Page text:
It is currently Thu Dec 14, 2017 2:54 pm

All times are UTC - 6 hours




Post new topic Reply to topic  [ 6 posts ] 
Author Message
 
 Post subject: First Flute Innocence.
PostPosted: Sat Nov 25, 2017 9:54 am 
Offline

Joined: Tue May 26, 2015 10:18 pm
Posts: 83
I'm 18 months into my flute journey, and recently sent my Solen Lesouef flute (Rudall style) in for a minor repair and borrowed a Sweetheart (Pratten style) in the meantime. It took a couple weeks to get my embouchure to work, and in that time I never got my tone quality up to the level of the Lesouef. I was a bit worried that adapting to the Sweetheart would wreck my sound on the Lesouef, but I felt like I was coming home to an old friend, and I was rewarded on the first breath with a warm, rich, strong tone - possibly stronger than when I sent it off.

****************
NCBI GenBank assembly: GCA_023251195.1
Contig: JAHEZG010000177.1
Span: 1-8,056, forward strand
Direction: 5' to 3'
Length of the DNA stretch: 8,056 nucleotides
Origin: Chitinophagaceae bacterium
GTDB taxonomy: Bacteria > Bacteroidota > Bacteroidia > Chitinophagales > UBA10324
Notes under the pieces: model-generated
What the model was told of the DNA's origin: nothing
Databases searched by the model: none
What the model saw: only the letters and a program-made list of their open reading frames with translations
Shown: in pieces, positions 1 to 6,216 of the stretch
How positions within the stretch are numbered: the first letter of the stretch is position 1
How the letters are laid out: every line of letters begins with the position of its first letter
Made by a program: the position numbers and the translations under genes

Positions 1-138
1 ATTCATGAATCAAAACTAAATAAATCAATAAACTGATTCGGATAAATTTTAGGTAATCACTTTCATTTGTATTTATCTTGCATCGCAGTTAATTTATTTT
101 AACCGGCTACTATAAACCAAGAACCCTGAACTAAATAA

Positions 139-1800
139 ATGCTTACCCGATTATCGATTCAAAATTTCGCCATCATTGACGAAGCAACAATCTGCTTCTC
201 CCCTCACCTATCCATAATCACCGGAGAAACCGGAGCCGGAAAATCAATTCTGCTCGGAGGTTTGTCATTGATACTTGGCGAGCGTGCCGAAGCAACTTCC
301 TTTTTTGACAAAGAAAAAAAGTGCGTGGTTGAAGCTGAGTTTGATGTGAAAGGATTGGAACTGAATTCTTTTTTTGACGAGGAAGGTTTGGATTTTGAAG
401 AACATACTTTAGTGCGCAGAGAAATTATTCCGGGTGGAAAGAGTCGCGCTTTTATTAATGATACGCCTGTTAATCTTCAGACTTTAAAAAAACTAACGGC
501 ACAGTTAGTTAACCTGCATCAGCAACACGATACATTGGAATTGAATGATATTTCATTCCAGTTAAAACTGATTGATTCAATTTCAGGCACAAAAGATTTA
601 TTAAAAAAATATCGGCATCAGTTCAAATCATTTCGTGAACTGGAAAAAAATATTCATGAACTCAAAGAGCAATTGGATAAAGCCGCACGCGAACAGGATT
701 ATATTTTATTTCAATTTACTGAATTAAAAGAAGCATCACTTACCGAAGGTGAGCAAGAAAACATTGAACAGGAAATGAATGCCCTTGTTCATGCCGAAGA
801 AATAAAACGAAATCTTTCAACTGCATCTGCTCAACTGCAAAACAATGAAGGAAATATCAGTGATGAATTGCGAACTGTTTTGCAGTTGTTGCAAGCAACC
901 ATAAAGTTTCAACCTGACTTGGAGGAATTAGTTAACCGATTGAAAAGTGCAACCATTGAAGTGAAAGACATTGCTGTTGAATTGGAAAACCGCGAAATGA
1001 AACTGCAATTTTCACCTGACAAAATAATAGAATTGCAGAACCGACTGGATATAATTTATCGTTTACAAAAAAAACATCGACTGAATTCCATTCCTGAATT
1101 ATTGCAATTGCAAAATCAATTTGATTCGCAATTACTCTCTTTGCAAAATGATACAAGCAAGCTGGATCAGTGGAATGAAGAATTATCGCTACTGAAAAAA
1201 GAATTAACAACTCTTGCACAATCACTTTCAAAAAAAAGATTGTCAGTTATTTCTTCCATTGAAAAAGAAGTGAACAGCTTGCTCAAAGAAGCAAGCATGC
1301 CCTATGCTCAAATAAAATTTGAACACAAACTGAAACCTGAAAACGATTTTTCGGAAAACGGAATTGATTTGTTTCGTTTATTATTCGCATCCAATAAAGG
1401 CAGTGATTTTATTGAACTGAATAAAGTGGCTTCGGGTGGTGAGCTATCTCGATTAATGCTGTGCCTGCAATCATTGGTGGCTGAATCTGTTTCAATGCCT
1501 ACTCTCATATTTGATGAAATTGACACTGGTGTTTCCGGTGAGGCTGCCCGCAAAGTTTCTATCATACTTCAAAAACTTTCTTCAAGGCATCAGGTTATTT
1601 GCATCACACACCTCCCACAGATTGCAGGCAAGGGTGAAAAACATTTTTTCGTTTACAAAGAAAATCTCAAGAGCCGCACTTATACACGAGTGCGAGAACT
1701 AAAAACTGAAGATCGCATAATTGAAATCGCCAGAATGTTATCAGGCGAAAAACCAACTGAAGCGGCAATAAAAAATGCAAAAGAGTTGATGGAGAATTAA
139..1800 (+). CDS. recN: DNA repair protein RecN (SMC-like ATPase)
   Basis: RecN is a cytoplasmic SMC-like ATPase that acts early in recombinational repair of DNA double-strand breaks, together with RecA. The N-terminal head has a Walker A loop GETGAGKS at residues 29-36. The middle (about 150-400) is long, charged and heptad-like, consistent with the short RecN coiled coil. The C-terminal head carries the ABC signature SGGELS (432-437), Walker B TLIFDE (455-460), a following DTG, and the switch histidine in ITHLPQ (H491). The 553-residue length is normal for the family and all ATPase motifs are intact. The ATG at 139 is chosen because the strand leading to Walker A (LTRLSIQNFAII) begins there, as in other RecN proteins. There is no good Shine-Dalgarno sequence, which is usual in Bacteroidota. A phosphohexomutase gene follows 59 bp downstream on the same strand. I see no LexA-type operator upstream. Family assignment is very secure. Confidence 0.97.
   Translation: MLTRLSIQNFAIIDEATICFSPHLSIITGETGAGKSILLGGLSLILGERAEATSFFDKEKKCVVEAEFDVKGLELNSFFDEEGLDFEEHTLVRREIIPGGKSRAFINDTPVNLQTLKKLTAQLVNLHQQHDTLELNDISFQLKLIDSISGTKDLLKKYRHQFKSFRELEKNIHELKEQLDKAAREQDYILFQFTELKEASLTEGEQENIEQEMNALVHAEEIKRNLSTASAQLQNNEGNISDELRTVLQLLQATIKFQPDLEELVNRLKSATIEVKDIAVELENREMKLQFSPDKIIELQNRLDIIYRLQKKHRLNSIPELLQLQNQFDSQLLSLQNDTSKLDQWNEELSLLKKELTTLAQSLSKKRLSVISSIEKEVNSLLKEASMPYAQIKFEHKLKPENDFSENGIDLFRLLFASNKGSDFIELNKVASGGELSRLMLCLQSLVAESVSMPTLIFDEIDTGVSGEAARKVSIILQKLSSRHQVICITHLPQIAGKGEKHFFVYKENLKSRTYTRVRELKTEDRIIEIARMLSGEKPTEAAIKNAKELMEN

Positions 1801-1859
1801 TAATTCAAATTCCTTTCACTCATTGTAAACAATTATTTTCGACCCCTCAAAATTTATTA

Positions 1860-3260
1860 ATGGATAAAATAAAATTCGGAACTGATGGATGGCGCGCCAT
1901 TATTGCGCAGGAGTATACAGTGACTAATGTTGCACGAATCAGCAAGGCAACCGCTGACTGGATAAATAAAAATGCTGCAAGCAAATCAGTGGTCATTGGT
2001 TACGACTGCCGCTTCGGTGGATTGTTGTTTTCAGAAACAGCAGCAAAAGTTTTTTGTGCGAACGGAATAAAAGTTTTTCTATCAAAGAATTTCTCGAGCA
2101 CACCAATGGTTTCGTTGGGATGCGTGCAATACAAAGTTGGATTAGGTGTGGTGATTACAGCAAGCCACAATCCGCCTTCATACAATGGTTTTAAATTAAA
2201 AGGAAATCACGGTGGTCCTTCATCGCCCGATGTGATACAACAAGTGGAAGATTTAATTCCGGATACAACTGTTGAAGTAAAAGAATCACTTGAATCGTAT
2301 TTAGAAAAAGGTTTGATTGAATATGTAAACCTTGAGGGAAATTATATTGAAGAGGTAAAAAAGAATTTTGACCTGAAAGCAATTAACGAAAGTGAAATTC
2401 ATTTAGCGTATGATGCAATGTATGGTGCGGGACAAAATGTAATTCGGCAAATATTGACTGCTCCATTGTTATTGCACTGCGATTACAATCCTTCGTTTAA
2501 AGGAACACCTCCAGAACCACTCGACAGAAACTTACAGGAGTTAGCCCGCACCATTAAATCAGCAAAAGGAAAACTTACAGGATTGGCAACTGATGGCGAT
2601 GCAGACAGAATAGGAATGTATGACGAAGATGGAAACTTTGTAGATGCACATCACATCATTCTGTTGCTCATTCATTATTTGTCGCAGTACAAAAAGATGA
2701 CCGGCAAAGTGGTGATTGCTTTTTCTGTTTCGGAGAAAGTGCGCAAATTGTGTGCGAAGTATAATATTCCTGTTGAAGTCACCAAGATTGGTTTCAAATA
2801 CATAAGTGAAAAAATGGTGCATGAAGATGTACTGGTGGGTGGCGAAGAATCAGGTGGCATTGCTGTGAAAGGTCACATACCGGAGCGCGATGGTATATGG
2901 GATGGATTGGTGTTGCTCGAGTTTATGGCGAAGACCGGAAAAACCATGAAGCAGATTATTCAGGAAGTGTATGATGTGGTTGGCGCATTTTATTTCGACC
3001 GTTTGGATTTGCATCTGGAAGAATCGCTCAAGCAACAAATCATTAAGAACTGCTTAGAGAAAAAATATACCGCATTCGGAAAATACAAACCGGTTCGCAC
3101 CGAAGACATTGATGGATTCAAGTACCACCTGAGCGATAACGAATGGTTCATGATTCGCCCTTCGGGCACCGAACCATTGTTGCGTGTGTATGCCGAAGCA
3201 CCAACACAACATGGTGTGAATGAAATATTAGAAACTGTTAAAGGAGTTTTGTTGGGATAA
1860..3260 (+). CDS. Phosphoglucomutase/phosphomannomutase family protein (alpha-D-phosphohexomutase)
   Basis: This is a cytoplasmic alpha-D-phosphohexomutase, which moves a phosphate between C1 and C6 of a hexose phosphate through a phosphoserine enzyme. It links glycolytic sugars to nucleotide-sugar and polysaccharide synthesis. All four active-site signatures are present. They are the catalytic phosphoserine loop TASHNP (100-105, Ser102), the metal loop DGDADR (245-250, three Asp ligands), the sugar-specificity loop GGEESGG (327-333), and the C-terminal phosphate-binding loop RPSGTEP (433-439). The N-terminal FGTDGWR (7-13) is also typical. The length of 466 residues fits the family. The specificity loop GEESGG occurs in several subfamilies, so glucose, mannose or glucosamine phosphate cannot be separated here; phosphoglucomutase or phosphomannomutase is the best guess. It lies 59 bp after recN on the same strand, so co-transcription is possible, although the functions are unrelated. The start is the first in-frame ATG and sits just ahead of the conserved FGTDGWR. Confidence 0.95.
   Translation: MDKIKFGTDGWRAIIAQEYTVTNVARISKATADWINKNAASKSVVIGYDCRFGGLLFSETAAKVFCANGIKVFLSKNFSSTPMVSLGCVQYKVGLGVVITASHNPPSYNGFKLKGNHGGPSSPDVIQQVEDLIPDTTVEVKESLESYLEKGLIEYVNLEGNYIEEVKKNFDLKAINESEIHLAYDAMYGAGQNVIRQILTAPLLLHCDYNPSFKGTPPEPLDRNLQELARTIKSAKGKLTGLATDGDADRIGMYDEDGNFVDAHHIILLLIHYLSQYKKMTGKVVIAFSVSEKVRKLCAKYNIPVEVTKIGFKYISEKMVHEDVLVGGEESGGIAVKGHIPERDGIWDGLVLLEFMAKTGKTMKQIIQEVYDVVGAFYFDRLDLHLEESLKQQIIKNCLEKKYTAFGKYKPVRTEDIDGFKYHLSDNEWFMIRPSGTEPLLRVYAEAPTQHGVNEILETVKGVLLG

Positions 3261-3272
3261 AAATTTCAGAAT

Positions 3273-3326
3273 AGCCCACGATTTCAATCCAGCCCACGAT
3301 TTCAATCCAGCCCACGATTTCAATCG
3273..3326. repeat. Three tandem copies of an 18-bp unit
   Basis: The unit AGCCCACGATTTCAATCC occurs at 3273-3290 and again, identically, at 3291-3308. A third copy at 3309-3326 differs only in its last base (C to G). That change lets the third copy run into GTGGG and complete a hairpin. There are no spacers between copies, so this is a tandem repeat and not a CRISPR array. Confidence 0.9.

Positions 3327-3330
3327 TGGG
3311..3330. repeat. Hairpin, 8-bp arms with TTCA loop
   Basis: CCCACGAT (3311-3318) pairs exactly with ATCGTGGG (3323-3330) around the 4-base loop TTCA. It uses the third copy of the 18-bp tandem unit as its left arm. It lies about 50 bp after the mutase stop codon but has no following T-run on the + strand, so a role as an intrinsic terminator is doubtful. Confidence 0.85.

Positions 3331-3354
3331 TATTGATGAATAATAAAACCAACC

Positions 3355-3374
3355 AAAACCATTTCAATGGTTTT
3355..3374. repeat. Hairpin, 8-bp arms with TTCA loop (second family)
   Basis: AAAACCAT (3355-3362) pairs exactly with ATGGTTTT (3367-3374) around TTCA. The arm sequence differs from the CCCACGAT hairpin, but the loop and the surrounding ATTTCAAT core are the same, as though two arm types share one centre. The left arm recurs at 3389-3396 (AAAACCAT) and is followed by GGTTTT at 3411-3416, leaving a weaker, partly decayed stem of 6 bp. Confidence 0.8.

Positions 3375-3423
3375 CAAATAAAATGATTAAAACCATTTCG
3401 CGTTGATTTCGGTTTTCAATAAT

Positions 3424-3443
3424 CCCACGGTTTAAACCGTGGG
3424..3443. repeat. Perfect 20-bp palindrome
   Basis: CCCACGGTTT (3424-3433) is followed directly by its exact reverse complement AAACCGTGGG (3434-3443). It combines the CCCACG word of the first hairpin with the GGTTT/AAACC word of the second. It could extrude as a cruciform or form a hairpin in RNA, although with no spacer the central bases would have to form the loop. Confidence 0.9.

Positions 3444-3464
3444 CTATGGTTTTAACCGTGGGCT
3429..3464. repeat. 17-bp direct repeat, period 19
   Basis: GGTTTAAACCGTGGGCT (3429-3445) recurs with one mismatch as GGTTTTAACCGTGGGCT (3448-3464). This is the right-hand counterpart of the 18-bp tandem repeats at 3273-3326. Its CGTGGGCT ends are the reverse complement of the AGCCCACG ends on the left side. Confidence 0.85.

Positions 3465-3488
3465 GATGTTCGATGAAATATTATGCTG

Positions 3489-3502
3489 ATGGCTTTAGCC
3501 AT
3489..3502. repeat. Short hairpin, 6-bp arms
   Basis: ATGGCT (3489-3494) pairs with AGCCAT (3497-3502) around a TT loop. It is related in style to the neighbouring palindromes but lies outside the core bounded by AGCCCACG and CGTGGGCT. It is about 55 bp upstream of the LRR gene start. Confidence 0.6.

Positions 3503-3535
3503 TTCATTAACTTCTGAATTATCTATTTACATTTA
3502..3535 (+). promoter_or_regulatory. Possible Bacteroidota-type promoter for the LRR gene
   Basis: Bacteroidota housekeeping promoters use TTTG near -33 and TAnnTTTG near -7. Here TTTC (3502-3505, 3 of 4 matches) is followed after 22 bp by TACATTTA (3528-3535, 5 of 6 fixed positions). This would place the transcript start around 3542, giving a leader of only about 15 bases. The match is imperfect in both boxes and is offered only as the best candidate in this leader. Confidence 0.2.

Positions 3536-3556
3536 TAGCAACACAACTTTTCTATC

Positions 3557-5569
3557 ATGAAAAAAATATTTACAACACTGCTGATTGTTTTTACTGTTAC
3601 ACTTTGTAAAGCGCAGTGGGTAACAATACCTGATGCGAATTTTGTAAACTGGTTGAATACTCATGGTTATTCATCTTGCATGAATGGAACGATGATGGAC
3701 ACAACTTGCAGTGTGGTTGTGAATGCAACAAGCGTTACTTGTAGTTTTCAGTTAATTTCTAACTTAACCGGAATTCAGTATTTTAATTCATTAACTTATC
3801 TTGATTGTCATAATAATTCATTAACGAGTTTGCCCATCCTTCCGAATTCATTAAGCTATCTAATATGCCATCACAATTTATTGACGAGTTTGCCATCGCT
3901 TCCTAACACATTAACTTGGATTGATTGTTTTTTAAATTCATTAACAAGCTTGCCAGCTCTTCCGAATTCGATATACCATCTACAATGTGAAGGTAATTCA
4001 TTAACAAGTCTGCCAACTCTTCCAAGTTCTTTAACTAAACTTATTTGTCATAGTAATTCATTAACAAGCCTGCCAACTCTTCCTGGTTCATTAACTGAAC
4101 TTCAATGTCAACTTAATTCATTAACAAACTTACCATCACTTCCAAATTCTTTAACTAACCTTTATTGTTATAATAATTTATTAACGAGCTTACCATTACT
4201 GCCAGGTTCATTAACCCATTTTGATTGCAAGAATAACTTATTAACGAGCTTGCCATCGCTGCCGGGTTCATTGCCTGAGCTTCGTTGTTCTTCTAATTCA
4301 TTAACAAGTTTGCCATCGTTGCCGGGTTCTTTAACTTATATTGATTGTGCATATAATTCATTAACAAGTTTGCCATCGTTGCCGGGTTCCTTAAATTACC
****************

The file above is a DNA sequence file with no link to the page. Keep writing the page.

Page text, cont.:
I understand that every flute has its own qualities and challenges. My question is whether my "first flute innocence" is typical, i.e. does your first flute spoil you for any other one?

With more experience do you find the challenge of changing to another flute typical, minimal or no problem at all?

Does playing (struggling with) a different flute embouchure benefit your embouchure on your familiar instrument?


Top
 Profile  
Reply with quote  
 
PostPosted: Sat Nov 25, 2017 10:21 am 
Offline

Joined: Sat Jun 30, 2001 6:00 pm
Posts: 16433
Two schools of thought. Flute monogamists advise sticking with one flute for a good long while. The idea is that it will improve your embouchure and you will get to know and play well that flute.